There resides in ‘Delightful Dolores’ an underlying pathos of prettiness which sits at the fulcrum of Judy’s art. Dolores is painfully, precariously balanced on an edge ground sharp by the meetings of ‘craft’ and ‘art’. It opens up questions regarding the portrayal of women.

At a basic level, the term ‘craft’ refers to processes and not to things, whilst ‘art’ refers to things and not to processes. But the term ’craft’ as a finger pointing at certain kinds of thing is also a political use of the term, designed in pursuit of a kind of order of merit in support of a fine art hegemony.

Throughout the first week of this collaboration, Angela Stocker worked in a wardrobe. Only the sounds of an artist working – knocks , bumps, rustling, greeted whoever entered the gallery.
Working blind she felt her way into her work with paper, wire, silver faced paper held together with masking tape, like a hiding naughty secretive child in the wardrobe. (Would Mummy approve, understand even?) And the noise within as the artist’s embryonic torn paper offspring grows in the womb-wardrobe makes for a pleasurably perverse piece.
Is there then a meeting that takes place between‘With hidden noise 0.3’ and Dolores? What secret sounds might reverberate through her voluptuous form? What sadnesses might her curves conceal, what joys echo within? Her knowing posture sends a signal? Shake the wardrobe and hear the sound, sound as tease, sound as Dolores. Is noise the sound of something? Do we look beyond the image of Dolores or enjoy the moment? What do things so different in kind as Angela’s cupboard and Judy’s felt work have to say to each other?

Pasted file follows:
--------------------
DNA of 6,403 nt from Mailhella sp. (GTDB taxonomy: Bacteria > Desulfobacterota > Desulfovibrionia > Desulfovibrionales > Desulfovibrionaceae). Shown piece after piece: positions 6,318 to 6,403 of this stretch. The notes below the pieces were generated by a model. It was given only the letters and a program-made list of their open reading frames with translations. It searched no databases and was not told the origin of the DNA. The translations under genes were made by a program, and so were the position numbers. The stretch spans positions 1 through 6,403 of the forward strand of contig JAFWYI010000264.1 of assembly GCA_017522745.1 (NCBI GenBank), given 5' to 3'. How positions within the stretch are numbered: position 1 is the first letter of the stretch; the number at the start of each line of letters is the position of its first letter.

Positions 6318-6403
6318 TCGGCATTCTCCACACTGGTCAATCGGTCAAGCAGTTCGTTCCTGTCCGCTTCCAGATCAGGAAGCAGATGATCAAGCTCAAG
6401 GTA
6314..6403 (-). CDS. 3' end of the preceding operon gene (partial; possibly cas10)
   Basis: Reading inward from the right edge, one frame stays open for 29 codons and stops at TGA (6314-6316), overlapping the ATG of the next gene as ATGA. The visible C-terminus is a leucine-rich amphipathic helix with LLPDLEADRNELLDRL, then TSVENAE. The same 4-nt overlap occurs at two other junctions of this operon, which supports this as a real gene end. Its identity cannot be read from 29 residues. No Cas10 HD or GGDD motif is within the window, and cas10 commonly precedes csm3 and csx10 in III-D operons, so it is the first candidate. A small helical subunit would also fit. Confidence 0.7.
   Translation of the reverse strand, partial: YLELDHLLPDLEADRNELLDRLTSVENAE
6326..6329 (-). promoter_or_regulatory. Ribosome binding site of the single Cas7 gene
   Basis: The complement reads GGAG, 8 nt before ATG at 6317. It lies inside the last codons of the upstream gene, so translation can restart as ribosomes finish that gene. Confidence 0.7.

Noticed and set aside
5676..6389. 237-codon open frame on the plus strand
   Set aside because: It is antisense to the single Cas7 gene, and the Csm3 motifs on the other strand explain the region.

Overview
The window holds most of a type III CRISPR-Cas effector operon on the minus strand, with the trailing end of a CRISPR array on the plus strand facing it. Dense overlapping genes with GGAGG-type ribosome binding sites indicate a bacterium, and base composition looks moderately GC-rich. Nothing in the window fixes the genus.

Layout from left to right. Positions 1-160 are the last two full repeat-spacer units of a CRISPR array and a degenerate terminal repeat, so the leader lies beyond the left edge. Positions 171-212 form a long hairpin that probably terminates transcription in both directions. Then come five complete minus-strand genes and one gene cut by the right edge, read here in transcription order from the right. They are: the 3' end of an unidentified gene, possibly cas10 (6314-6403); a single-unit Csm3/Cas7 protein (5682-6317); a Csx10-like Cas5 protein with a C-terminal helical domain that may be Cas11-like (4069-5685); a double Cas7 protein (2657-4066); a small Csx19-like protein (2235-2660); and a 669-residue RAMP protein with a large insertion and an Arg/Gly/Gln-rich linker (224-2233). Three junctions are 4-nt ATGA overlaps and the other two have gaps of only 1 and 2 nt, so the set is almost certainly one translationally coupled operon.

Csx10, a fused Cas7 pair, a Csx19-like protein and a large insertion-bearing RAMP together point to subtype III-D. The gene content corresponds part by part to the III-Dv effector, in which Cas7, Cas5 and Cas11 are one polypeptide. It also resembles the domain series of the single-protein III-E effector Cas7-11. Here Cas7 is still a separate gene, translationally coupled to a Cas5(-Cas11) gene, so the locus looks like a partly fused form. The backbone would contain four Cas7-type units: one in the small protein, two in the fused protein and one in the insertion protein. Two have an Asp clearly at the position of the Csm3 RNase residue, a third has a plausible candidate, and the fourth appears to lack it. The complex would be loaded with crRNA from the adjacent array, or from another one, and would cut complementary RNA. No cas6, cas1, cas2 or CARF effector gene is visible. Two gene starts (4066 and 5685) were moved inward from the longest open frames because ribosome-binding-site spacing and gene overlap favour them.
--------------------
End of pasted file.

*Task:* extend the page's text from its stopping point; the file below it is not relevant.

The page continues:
Our tastes our choices, our affiliations, mark out the territory of our values, making distinctions between self and other, and more pertinently, between me and not me, us and them. We are defined by our tastes, the tastes that bind us and validate us through the forms of objects and which in validating our judgements validate ourselves… ‘Mirror, mirror on the wall …’ what we do is what we are- our work is what we are.

Sue Evans,is like Judy Balchin engaged in a period of deliberate change, through her MFA course. Her pieces, ‘Gradual Loss of Focus’, ‘Memory Quilt’ and ‘Ambition’ have taken a turn of ideas and form in an empathic direction in contrast to her previously wryly descriptive approach; an embrace pushes aside the handshake. Formally she uses the physical qualities and behaviours of her materials for their potential for metaphor and empathy, a felt process of ‘identifying with…’,The embrace now occupies space where once was a relationship, an engagement with experience as opposed to a more distanced description of events. ‘Memory Quilt- Body -18-68’ sldes and drops from the wall. Black and beaded it descends from soft black canvas like rectangles to spill onto the floor collapsing and folding gaining experience along the way. It speaks of ageing, 18 to 68, a lifetime. Sue’s lifetime? Someone once said to me that death is maturity.

There are two material based collaborative pieces in the show it being ostensibly a collaboration but the sense in which the show is truly cooperative is in the discourse, conversation, in the provocative juxtaposition of things, maybe a give and take…..

See more at SVAFSVAF

This show is now finished and was part of the Sevenoaks Visual Art Forum programme at the Kaleidoscope gallery.Gallery